Synopses & Reviews
Offering multilayered explorations of Hindu understandings of the Feminine, both human and divine, this book emphasizes theological and activist methods and aims over historical, anthropological, and literary ones. The contributors approach the Feminine in Hindu traditions from the standpoint of intersubjective construction via a method that can be termed dialexis. Here, dialexis refers to a form of intellectual engagement “across styles” that takes as its starting point an adequate accounting of contextualized signification. The diverse ways that cultures articulate themselves are rooted in lexical choices made in historical, geographical, and cultural contexts.
"The role of the female within the Hindu tradition is both varied and vigorous, as the multiple contributors to this text reveal. They bring together scholarship and sensitivity in conveying unique dimensions and valuable perceptions of that role. This book is an important read for anyone seeking to comprehend female spirituality and divinity in the Hindu context." --Ramdas Lamb, Associate Professor of Religion, University of Hawaii at Manoa "The essays in this outstanding volume successfully avoid the common pitfalls of, on the one hand, objectifying and exoticizing the various Hindu categories and concepts with which they engage, and on the other, of deploying these same categories and concepts in a simplistic and uncritical manner. The hermeneutics of intersubjectivity that the authors skillfully apply to their materials should be a model for future work in the field of Hindu studies." --Jeffery D. Long, Associate Professor of Religion and Asian Studies, Elizabethtown College, and author of A Vision for Hinduism: Beyond Hindu Nationalism and Jainism: An Introduction "This book skillfully addresses all things feminine in Indian traditions: goddesses, female gurus, the lives of Hindu women, and more. Includes many excellent new translations of key passages from Sanskrit litereature." --Christopher Key Chapple, Doshi Professor of Indic and Comparative Theology, Loyola Marymount University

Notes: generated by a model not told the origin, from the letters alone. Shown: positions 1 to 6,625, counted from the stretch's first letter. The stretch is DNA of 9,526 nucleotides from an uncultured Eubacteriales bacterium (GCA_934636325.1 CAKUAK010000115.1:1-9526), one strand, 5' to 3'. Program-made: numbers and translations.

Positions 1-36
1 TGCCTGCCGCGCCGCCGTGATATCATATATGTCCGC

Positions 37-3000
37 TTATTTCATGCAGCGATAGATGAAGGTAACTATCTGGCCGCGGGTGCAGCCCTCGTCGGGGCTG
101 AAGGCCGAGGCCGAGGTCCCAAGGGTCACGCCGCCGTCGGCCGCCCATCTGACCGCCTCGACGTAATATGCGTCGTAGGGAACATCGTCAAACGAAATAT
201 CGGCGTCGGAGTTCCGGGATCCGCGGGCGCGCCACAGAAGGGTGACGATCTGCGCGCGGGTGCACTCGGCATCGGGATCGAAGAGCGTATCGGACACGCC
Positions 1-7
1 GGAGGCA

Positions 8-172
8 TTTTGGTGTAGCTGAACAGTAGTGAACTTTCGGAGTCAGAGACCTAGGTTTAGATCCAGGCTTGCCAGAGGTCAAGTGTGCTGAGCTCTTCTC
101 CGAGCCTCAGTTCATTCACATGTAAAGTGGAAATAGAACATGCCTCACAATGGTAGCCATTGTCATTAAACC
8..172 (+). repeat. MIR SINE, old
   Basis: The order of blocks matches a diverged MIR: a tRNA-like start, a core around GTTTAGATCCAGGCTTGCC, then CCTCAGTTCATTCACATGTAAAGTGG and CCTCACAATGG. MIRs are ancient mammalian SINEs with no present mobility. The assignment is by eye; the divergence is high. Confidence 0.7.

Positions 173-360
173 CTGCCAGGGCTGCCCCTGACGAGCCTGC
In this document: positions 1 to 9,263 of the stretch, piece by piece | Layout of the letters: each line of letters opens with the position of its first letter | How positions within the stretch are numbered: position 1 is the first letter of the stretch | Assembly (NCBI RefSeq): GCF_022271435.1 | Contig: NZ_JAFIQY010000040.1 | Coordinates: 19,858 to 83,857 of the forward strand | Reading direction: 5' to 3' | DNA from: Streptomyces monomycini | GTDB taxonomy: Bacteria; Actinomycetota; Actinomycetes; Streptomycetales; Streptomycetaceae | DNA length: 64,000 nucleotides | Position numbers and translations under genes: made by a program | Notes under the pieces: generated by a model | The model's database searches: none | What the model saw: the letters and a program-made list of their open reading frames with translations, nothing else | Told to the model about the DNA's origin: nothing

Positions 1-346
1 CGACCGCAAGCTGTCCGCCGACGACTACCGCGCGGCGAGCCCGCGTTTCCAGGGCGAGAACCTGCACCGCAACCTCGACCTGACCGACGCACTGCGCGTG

About the Author
Tracy Pintchman is Professor and Director of the International Studies Program at Loyola University, Chicago. Rita Sherma is Director of the Institute For Theology Beyond Boundaries and Executive Director of Philosophy and Religious Studies at Taksha Institute. She is also the founder and President of the Center for Convergence Spirituality.